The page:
Do any YA novels at this point not take place in a vaguely dystopian future, where children are the playthings of evil adults? I ask that because on a cursory level, at least, there’s not much to distinguish The 5th Wave from any number of other adaptations of YA books that have flooded theaters this decade. Of the things that do make The 5th Wave stand out, a few show some early promise, but the overall project is among the lesser films to come out of Hollywood’s adaptation obsession.
Cassie Sullivan (Chloë Grace Moretz) was an ordinary teenage girl, until an alien invasion led to a series of waves that have decimated the human race – among them, knocking out electronics, creating tsunamis, and creating a deadly disease. Now Cassie spends her days and nights in the Ohio area trying to find her brother Sammy (Zackary Arthur), who was rounded up with other kids and teens – also including Cassie’s high school crush, Ben (Nick Robinson) – to serve in the American military’s last attempt to stop the Others, as humans have taken to calling the aliens. Cassie’s journey becomes complicated, though, when she’s shot by someone, then rescued by Evan (Alex Roe), who Cassie can’t find herself trusting.
To The 5th Wave‘s credit, the film embraces the darkness that’s typically only hinted at in films from this genre. The film’s opening scene ends with Cassie killing an innocent man, and she brutally strangles someone else towards the end of the film. The film also pushes the boundaries of its PG-13 rating, with Cassie even dropping an F-bomb at one point. It’s all a legitimately solid way to cover the film’s clearly tight budget.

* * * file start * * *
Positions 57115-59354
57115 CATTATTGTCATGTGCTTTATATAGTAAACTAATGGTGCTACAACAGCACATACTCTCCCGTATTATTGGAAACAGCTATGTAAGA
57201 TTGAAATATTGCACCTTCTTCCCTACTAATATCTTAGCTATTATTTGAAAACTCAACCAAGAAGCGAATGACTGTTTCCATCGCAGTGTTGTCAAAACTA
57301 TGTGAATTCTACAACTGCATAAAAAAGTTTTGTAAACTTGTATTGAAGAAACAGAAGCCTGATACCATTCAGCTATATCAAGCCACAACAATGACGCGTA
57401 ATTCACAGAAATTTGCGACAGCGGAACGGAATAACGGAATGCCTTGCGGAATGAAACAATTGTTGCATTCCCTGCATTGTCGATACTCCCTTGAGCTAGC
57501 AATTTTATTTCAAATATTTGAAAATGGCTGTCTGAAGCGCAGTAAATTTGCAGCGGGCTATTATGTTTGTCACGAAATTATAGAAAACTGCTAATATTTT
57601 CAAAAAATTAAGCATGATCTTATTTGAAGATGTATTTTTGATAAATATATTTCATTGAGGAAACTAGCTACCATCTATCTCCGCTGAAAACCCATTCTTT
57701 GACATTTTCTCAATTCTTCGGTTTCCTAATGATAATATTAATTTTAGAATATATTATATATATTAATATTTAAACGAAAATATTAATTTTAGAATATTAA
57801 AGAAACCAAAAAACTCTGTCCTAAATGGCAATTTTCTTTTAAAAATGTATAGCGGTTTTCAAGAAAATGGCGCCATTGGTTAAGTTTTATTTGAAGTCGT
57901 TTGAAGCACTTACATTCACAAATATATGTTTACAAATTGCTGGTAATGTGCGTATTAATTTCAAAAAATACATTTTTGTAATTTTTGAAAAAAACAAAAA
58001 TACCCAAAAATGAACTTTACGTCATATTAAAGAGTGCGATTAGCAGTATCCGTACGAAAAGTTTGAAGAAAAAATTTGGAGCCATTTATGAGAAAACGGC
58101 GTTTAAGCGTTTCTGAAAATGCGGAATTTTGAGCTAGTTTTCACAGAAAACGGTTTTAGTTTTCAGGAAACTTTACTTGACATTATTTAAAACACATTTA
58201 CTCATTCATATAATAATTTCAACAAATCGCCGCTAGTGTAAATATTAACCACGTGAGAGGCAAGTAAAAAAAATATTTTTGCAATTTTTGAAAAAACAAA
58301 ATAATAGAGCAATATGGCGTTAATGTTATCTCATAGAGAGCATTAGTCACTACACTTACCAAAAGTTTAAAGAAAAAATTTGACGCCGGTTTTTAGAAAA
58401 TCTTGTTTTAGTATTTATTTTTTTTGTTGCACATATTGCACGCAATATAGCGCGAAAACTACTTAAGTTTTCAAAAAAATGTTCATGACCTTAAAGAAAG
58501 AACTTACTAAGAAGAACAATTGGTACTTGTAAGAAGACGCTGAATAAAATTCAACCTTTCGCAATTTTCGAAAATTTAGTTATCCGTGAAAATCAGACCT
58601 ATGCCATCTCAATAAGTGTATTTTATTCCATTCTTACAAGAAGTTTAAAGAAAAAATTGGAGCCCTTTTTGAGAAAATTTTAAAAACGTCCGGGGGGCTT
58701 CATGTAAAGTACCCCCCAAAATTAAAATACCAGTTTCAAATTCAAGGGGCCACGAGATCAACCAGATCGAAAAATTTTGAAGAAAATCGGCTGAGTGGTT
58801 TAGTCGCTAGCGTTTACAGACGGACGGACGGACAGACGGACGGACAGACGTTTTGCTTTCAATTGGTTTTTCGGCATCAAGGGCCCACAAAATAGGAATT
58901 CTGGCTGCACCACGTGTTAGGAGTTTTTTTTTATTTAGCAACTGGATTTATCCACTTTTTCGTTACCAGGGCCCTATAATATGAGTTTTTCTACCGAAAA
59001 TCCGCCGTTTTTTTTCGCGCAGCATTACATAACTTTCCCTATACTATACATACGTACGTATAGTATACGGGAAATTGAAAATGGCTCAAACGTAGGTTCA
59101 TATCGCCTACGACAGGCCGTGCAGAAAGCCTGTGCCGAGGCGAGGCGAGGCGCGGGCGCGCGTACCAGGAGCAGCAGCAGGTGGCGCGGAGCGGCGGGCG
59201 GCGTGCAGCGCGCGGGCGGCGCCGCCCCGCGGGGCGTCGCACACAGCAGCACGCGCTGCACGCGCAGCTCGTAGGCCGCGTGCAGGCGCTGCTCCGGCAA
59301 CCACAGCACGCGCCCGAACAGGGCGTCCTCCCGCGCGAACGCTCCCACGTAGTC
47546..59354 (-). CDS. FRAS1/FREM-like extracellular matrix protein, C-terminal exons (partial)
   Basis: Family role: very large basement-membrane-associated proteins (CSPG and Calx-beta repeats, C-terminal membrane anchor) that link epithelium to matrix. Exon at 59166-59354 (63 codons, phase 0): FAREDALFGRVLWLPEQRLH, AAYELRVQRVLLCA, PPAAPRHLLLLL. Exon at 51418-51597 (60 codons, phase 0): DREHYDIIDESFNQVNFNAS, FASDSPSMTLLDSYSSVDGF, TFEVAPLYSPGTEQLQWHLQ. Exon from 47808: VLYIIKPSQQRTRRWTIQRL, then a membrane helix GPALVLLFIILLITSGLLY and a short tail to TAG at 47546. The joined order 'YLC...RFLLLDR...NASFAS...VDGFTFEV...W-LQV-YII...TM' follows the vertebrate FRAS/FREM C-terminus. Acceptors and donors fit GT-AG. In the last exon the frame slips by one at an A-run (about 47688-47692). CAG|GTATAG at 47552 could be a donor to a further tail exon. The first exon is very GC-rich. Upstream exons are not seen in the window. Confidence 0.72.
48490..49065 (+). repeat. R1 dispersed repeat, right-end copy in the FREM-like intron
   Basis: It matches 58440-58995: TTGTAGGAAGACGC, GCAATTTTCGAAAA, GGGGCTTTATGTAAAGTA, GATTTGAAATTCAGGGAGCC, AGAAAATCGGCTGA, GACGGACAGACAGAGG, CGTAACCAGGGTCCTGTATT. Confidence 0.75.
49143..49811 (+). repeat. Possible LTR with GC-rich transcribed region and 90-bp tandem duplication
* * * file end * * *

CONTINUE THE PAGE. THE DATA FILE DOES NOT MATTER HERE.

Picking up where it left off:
Unfortunately, these elements can’t cover up the story of the film. The film’s first act includes a lot of exposition, both narrated and spoken on-screen, to set things up. And that’s fine, if not exactly great. But this tendency to throw in new characters and have characters blurt out pertinent information continues all the way through the film. The film briefly introduces Ben in a flashback after the opening scene, but once the film catches up to its opening scene, it frequently shifts between Cassie and Ben. The film also makes sure to introduce Ringer (Maika Monroe), a tough-as-nails girl, onto his team to give him a second potential love interest. In other words, there are not one, but two potential love triangles in this film.
Oh, yes. That first love triangle. It’s obvious that Evan is supposed to be a love interest for Cassie, and that’s before he’s shown bathing himself in slow motion in a lake. There’s a certain amount of creepiness with this setup, though: while Moretz, Robinson and even Monroe to a degree can pass for younger characters, Roe definitely looks like an adult, which makes his eventual sets of revelations about himself and his interest in Cassie both familiar and creepy.
Beyond that, there’s an easiness to the way things progress in this film that makes it feel like the screenwriters were going off of a checklist to make up the story. The lack of complications aren’t new for the YA genre, but this film pushes on that tendency hard. It even extends to the villain, in a way: the film doesn’t set up a proper villain. Not really. The aliens are obvious contenders, but the most we see of them are computer images of something resembling a facehugger, but it doesn’t seem like that’s the entirety of the alien race. Even the military, which seems oppressive in its rounding up of youth, feels small and undefined.
Maybe the filmmakers are assuming that a second film can lay out this information. The film doesn’t end with a cliffhanger, but it does keep a lot of questions up in the air all the same. I don’t think that’s a problem for every film that launches a trilogy (clearly), but it doesn’t work here. Among many other things. There’s some promise at the beginning, but ultimately, The 5th Wave falls in line with many of the potential franchise-starters that have gone on to not make sequels.